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'Hospital heroin': How medical professionals cope with addiction


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Medical professionals are not exempt from the opioid crisis. An addiction campuses report found in one year in Tennessee, Mississippi, and Arkansas, 114 nurses lost their licenses because of substance misuse.

Amanda Martin had a tough few years that could knock anyone out. She lost a child, her husband was deployed oversees, and she was diagnosed with lupus.

“I was an RN and I was working full time, and so that's where my addiction began,” Martin said.

Martin was a labor and delivery nurse in Memphis. She explained that nurses would often come home with half vials of medication in their pockets because patients would only need half, and a nurse can easily forget to throw the other half away.

One day, she came home with a 2mm vial of Dilaudid.

“Dilaudid is what they call hospital heroin. It's 100 times stronger than morphine,” Martin said.

One millimeter of Dilaudid is normally used per hour on a C-section patient.

“It's hard to get pain medicine because most doctors are fairly strict about it now, so when you have that addiction being a nurse, it is right there and it is a temptation,” Martin said.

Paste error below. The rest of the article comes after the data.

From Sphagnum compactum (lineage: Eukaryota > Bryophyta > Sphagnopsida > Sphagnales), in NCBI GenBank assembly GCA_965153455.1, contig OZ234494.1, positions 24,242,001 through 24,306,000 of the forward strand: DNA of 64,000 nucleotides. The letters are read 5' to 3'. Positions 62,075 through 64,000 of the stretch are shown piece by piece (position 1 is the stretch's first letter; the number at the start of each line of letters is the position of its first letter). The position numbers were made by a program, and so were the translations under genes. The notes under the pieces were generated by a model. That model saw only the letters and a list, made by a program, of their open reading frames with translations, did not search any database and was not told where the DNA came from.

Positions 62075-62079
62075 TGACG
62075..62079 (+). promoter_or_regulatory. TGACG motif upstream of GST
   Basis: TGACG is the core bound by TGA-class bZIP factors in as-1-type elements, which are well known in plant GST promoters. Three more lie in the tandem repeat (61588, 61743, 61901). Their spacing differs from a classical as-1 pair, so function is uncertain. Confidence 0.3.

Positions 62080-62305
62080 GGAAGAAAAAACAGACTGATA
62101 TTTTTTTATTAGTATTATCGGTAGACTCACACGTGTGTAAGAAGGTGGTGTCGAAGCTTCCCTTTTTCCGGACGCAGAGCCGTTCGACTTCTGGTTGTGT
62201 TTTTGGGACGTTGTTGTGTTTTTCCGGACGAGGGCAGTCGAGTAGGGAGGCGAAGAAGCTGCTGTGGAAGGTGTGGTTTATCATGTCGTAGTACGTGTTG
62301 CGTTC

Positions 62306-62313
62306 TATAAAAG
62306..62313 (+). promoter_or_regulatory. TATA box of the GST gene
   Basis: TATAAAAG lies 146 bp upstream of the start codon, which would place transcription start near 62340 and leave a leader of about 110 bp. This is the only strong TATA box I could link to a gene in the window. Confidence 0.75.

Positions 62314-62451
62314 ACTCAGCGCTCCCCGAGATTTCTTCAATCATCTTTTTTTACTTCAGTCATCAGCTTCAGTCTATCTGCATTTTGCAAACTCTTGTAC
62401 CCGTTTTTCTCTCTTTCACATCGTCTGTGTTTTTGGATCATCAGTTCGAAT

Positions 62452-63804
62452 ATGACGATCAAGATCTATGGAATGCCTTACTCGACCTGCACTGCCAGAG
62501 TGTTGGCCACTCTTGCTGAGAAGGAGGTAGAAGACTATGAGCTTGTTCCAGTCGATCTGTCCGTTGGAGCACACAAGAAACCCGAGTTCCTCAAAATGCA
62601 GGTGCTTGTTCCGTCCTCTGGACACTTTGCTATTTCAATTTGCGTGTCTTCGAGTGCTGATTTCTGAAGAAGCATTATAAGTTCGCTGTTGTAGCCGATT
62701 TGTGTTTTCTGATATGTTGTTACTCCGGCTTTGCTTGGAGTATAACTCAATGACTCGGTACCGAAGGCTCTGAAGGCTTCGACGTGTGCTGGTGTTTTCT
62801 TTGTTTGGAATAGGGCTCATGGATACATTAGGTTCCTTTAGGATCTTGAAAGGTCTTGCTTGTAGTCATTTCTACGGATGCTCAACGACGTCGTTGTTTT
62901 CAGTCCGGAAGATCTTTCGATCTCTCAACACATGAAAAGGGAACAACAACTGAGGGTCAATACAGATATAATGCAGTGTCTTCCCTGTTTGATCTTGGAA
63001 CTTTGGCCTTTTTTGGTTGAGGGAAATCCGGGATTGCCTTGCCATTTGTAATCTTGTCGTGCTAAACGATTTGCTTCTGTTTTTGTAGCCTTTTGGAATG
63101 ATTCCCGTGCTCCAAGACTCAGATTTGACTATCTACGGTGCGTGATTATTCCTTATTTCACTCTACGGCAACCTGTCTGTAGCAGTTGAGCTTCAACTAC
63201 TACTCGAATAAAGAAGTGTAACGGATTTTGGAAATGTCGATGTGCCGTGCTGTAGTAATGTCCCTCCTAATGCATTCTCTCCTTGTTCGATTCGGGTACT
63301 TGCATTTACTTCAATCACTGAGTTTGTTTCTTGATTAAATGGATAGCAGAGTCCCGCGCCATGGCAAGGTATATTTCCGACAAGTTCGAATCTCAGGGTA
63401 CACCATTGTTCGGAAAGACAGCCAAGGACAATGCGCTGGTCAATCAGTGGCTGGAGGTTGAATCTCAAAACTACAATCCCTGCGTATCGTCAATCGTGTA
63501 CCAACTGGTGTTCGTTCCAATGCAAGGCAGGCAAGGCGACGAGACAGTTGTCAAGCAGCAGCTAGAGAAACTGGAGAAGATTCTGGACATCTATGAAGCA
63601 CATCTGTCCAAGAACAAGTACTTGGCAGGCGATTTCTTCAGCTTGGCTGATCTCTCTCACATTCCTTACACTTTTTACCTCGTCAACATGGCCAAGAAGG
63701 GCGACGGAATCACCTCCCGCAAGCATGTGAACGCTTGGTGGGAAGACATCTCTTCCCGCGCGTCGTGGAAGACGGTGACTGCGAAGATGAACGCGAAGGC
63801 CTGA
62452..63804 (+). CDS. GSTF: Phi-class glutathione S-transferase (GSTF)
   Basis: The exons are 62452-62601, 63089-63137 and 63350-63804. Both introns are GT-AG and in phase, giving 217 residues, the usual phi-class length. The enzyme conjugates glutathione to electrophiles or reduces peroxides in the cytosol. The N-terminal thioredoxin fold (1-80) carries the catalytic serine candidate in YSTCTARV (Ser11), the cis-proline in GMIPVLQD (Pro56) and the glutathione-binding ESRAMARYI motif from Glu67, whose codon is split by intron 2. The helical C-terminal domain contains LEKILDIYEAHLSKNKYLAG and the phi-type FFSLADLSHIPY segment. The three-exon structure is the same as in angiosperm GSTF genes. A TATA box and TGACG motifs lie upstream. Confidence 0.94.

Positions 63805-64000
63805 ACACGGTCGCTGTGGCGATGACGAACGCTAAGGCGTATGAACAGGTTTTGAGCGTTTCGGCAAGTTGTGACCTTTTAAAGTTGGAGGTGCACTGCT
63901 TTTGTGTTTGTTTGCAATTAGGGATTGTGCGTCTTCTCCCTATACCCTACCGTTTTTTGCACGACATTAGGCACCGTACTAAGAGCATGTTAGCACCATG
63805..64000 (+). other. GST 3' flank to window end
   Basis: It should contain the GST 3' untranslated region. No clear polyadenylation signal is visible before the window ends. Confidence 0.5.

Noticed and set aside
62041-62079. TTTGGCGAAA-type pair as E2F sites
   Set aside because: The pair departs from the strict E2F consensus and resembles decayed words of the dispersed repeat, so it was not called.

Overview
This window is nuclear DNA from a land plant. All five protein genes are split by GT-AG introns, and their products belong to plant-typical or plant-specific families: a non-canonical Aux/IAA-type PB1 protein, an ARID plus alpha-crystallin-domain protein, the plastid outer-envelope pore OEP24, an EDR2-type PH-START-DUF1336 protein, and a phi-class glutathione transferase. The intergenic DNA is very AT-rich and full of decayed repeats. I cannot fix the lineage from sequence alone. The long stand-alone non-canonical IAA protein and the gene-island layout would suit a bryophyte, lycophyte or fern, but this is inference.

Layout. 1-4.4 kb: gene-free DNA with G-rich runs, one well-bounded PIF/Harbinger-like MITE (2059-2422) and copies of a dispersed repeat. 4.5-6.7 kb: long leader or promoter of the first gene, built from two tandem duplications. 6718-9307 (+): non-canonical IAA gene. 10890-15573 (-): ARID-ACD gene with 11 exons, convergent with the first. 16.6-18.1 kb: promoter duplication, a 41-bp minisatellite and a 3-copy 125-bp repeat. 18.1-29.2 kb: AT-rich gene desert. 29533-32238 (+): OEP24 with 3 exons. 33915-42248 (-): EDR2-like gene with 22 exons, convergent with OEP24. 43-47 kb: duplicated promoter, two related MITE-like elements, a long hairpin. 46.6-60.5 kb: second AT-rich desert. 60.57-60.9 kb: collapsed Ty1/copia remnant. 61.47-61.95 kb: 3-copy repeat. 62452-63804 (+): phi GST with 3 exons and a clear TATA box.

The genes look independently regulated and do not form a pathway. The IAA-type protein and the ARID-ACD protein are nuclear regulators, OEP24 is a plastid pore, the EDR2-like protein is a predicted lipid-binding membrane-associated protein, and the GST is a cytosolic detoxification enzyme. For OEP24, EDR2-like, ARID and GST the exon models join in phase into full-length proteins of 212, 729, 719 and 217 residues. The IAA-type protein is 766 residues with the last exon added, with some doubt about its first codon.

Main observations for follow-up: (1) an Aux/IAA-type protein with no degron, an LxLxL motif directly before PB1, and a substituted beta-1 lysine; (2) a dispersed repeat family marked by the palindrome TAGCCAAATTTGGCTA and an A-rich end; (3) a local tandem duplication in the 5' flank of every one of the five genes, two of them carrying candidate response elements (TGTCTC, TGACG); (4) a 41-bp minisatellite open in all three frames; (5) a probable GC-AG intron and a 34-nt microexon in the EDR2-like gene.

She eventually figured out that she could easily sneak Dilaudid out of the medicine dispensing machines at the hospital. She could type in a patient’s name, and even if they weren’t prescribed the drug, the dispensing drawer would pop open with the drug readily available.

“So, I wasn't taking the medication from the patients, but my supervisor figured that out. She saw me and she knew that the patients I had were not on narcotics like that,” Martin said.

She eventually lost her license and ended up in jail, and she's not alone.

“I've met a lot of nurses that are in the recovery nurses program or are no longer nurses,” Martin said.

Addiction campuses’ Brian Sullivan says many medical professionals delay getting treatment out of fear.

“Admitting that you have an issue with something that could end your career like that, that could end everything that you've worked for your entire life, the pressure of that can be insurmountable,” Sullivan said.

He says they're constantly taking on other people's trauma, and it's easy to let their guard down and succumb to their own.

“One of the things we really need to work on doing is end the stigma within the medical community,” Sullivan said.

That's exactly what Martin’s working to do.

“It's not just these disgusting people or dirty people that may have problems. Getting rid of that stereotype and that stigma behind seeking treatment makes a difference,” Martin said.

Martin has been sober for two years. She's currently working as a recovery coach and peer specialist for addiction campuses in Memphis.

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If you or a loved one need help, contact Addiction Campuses Help Line at 1.888.614.2251 or visit their website

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